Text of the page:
Sarah Gregory holds a 12-week class after Labor Day at the Montpelier Center for the Arts and Education. For information call (804) 883-7378. A six-week class begins Sept. 12 at the Amelia Nottoway Vocational Technical Education Center in Jetersville. Call (434) 645-7854 for more information. Or contact Gregory at (804) 275-5806.

Do It Yourself

,compiled by Sara Tisdale

Richmond is full of do-it-yourself-friendly ways to spark your creativity, and we've rounded up a few places that are happy to help. You can always check your nearest Lowe's or Home Depot. Here are some other ideas. All classes run through late September. Check Web sites for specific dates.

It's All in the Hands

The name may have changed, but the Visual Arts Center of Richmond — formerly the Hand Workshop remains a forum for artists of all ages. Countless classes run throughout the year. Check out Introduction to Faux Finishes, Clay for the House and Garden or South African bead-weaving. Other classes invite you to produce a handmade book for guests to sign at your next party, to paint silk scarves for gifts or to try your hand at staining glass.

Visual Arts Center of Richmond

(804) 353-0094


Beef Up Your Inner Iron Chef

It has pretty much any cooking class imaginable, a faculty that includes such culinary celebrities as Charles Holly, Virginia's 2004 Iron Chef, and an impressive selection of gourmet cooking merchandise. Carytown's Compleat Gourmet will help get your kitchen skills in order.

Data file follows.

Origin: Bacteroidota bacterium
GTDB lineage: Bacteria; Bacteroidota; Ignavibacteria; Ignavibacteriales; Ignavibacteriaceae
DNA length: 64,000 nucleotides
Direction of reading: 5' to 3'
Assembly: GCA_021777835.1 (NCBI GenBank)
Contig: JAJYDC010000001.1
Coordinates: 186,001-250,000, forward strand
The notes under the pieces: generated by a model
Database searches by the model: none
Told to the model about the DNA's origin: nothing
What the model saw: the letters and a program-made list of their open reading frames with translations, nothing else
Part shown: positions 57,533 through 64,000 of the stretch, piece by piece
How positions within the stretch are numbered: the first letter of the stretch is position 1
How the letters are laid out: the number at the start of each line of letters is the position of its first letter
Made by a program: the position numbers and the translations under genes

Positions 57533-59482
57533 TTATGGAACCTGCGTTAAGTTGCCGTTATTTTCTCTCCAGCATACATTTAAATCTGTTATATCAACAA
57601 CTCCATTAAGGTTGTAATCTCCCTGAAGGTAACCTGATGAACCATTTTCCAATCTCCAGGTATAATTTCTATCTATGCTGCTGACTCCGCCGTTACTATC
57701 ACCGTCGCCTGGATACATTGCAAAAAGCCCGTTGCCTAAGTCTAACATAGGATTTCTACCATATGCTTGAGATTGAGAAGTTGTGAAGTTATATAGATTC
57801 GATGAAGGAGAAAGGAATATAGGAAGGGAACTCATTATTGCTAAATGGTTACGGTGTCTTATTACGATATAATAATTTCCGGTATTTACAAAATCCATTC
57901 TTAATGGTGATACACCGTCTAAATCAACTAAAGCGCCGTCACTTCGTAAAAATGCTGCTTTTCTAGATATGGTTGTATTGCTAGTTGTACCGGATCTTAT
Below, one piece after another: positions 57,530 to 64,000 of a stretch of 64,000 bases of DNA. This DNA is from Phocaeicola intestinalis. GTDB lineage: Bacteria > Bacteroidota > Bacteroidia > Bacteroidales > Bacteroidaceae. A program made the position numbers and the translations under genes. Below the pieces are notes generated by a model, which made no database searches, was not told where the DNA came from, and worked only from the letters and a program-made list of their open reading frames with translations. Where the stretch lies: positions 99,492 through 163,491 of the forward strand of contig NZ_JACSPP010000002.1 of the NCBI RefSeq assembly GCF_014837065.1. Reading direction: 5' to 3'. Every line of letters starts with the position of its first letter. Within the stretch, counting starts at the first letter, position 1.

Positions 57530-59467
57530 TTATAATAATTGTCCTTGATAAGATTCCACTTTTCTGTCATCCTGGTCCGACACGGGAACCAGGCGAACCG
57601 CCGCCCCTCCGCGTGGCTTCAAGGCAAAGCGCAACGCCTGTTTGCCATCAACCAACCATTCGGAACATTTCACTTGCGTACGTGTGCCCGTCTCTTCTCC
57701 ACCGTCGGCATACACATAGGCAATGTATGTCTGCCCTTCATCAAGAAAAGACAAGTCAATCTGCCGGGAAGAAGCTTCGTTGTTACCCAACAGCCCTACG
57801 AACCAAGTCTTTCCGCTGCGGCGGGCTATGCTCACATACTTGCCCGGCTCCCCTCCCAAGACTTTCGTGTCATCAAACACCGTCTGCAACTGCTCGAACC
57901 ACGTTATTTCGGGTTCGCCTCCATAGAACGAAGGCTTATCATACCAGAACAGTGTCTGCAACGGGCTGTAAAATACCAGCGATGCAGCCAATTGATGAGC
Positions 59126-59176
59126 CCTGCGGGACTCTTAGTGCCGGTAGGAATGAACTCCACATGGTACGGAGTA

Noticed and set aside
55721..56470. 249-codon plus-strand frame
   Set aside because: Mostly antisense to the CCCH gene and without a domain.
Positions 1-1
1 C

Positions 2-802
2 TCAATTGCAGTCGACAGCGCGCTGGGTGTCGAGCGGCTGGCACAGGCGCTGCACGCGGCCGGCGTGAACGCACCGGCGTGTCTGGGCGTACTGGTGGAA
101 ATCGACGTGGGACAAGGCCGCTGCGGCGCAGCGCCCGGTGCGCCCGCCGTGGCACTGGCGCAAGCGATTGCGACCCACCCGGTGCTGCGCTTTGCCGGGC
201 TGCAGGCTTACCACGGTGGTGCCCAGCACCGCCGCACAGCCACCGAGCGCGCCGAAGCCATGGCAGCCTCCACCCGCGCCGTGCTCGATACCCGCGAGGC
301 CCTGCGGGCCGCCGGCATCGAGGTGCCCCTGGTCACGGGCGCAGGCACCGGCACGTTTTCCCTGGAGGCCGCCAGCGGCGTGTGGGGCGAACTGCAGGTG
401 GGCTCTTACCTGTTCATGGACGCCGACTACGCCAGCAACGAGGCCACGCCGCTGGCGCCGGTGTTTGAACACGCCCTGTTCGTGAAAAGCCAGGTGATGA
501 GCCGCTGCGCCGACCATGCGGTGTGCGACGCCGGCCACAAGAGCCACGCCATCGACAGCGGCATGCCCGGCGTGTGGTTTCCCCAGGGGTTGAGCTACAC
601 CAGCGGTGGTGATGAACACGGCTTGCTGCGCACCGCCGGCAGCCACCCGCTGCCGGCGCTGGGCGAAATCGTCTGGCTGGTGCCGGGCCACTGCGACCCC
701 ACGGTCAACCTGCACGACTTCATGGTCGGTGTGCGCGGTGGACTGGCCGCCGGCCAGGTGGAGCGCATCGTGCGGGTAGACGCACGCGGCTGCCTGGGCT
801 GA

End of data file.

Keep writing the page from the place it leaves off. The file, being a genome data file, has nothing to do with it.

The Compleat Gourmet

(804) 353-9606


Fire Up Some Personalized Dishware

Grab a plate, mug, frame, or any other piece that strikes your fancy, choose your paints, and let your inner Picasso whip out customized ceramics for you and yours. A Richmond establishment for several years, All Fired Up invites adults, children, and group parties to select from its wide array of pottery to decorate in its cozy studio space. Or take away supplies, paint at home, and return for a final firing. Says All Fired Up's Morgan Harris: "Some people do their entire dishware."

All Fired Up

(804) 355-3412


Cultivate Your Gardening Skills

Lewis Ginter Botanical Garden is growing, with weekly landscape design classes, diverse lectures and flower-arranging workshops. Try your hand at Nature Journaling or Introduction to Botanical Illustration; learn how to capture picture-perfect blooms in photography classes; or join flora followers for a pilgrimage to the gardens of Santa Fe, N.M., in September.

Lewis Ginter Botanical Garden

(804) 262-9887


Forget Trading Spaces

In addition to its belly-dancing and tai chi options, Henrico County Recreation and Parks offers interior-decorating classes for the less athletic (but more creative?) go-getter. Design classes are tailored to modern decorating conundrums (How to Decorate Rich, Decorate Your House to Sell, and Hallways and Foyers are just a few options).

Henrico County Recreation and Parks

Cathy Clifton, (804) 501-5812


Martha's Got Nothin'

On Mis En Place, Christine Wansleben's gourmet mecca. The focus is on the communal aspect of the table. Register for such theme-based group classes as Couples Who Cook and Kids in the Kitchen; savor monthly wine-tastings; or join Wansleben for market outings. You can also book the space for customized cooking parties or join the group for gourmet trips to Alaska, Italy or the Homestead.

Mise En Place

(804) 249-1332


Never Lift That Pinky Finger!

Meet with Katherine Barrett, a local etiquette expert, to brush up on your social skills (or realize how many you don't even know).

Sabot School of Etiquette

(804) 784-4998